Magnetic Receptors Possibly Found in Dog and Monkey Eyes

A receptor called cryptochrome 1 is present in the eyes of dogs, bears and some monkeys, and may help them sense and navigate the Earth's magnetic field. Russell Cheyne/REUTERS

Dogs, various primates and other mammals have receptors in their eyes that may be sensitive to Earth's magnetic fields, new research shows.

A study published February 22 in the journal Scientific Reports revealed the presence of a receptor called cryptochrome 1 in the eyes of dogs, wolves and foxes; five members of the weasel family including ferrets and sea otters; orangutans and two types of macaques; and brown and polar bears. But the receptors were not found in humans.

This is the mammalian equivalent of a receptor that's present in birds and allows them to visually sense magnetic field lines. This ability helps explain the amazing ability that some bird species have to migrate long distances in a relatively precise manner. But while the structure of the bird and mammal receptors are basically the same, their functions may not be, so further work will have to determine if these species can sense magnetic fields with their eyes, the authors write in the study.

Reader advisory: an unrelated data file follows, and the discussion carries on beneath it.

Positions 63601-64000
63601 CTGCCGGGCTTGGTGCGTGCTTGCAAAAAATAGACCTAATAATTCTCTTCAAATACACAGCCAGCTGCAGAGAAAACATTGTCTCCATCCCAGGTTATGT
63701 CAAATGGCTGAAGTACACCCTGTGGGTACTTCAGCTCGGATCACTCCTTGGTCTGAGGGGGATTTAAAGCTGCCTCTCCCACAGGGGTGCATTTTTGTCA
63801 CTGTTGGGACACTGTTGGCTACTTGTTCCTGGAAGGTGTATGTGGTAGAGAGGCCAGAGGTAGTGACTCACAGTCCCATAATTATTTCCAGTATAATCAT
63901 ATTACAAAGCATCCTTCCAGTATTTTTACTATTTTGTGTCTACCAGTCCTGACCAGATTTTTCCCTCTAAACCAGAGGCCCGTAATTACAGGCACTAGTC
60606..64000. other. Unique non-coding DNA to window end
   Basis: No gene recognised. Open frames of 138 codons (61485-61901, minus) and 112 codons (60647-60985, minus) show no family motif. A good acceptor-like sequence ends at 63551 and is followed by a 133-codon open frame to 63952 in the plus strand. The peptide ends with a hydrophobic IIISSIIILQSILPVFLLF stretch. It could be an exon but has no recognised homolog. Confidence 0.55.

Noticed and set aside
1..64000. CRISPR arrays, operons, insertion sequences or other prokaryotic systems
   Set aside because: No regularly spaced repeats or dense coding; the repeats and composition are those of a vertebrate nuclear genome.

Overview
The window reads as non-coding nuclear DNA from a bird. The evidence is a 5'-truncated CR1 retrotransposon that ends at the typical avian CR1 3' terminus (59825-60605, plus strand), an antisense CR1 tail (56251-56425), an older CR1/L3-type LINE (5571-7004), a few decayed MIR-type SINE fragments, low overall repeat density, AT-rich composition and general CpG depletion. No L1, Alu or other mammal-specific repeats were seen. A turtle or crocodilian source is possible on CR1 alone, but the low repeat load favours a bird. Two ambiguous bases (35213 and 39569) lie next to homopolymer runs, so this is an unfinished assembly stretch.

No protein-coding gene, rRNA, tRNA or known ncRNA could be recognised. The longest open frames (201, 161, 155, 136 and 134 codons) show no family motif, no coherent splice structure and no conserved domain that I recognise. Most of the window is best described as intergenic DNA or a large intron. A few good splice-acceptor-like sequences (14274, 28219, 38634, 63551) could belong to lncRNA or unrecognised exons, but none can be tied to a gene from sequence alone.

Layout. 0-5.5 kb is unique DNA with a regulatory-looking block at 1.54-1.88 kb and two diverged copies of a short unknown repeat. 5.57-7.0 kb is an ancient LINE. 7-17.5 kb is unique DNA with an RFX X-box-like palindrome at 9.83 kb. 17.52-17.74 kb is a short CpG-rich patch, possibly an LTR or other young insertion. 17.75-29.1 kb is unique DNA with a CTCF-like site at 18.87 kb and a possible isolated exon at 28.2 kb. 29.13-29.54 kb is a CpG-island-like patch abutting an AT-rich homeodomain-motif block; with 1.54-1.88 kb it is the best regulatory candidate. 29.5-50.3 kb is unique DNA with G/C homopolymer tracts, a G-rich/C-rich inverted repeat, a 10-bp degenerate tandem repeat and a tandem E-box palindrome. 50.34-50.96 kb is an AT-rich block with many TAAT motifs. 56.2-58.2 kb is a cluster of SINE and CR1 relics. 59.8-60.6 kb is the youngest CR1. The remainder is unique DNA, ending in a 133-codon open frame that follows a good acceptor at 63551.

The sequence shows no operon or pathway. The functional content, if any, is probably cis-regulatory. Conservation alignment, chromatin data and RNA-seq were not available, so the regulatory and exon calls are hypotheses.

Many of the species do in fact appear to be able to sense and navigate using magnetic fields. Dogs, for example, have incredible homing systems that are likely informed by the Earth's magnetism, and research has shown that dog preferentially poop while facing north or south. (Although why they prefer this orientation is unknown or "enigmatic," according to a 2013 study on the topic.)

Mammals that don't have these receptors have other ways of sensing and navigating Earth's magnetic field. For example, some are able to use the orientation of an iron-containing element called magnetite in bodily cells as a kind of compass. Birds may have other magnetic senses besides their vision; the inner ears of pigeons, for instance, contain microscopic iron balls that may respond to magnetic fields.